He does not appear nor is he seen as the president of all Cubans, but as the general who is also the president and who favors his military role over his civil and political ones.

Military leaders now receive the perks and higher nominal and real wages than ever before. The generals are appointed to serve as ministers. They direct the economy and are placed in executive position over business concerns and major economic projects.

The generals are trying to impose their methods of discipline in business and are attempting to run the economy based on issuing “orders.” The hard-currency economy is controlled almost entirely by FAR. People say that Cuba is militarized, and I think this is true.

The presence of many ex-guerrillas in the institutions of the government, the state and the party made sense in the early years of the revolution. But 53 years later, should these same military leaders who battled against Batista and who are now in their 70s and 80s play that same role? No.

In any case, Raul maintains his historical legitimacy for having always been second to Fidel, but people don’t see him the same as the so-called historical “others.” And what if Raul — who’s not a young man any more — is so unfortunate as to become ill and pass on without having democratized the country?

Raul himself was very clear when he said that without Fidel in the highest office, things couldn’t remain the same, that Fidel could only be replaced by the whole party.

The practice of this over these past six years has shown him to have been correct: none of those senior leaders have shown the ability to assume the role of Fidel, but they have also acted as if they have the support of the entire party.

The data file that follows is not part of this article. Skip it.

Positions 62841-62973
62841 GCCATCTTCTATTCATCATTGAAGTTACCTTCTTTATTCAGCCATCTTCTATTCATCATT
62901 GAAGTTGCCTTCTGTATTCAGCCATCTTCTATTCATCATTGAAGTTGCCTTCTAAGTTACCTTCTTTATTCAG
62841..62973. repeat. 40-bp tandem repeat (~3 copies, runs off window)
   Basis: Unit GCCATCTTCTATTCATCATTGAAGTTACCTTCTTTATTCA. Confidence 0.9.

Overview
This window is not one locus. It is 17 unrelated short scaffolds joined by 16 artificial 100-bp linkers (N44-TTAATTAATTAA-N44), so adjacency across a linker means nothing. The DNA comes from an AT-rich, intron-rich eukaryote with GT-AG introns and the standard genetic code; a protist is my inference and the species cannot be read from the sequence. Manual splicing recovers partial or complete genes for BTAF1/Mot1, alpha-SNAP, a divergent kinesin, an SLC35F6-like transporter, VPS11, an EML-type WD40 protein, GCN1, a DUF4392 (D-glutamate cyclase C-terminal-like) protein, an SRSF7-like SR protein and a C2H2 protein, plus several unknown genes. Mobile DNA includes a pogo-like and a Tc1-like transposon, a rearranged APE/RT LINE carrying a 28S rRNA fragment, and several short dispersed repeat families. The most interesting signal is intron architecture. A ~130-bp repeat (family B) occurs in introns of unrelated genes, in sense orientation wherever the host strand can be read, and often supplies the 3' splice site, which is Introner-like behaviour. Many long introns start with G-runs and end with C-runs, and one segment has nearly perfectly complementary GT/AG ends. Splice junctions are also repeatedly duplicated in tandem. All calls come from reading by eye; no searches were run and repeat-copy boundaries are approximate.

They have continued running the party, the government and the state like a private agency of the established leadership and not of the members, the workers and the people, as it’s supposed to be.

They have asked for opinions, yes: at the appropriate place, time and setting as understood be the leadership, but without horizontality, without discussions that are open to everyone, with a press that still satisfies interests determined by the Ideological Department of the Central Committee, with the provinces and municipalities directed by the party and with government proposals always coming from above through cooptation and deciding everything in the narrow niches of the Politburo, making reforms in accordance with the views of a narrow group.

The stepping down by Fidel was an opportunity for the necessary democratization of the political system, agreed to by the Communist Party itself; but in practice there have been no democratizing changes, not even formal ones if you will. Everything still works just like it was conceived in the era of Fidel, when he was undisputedly supported by the majority.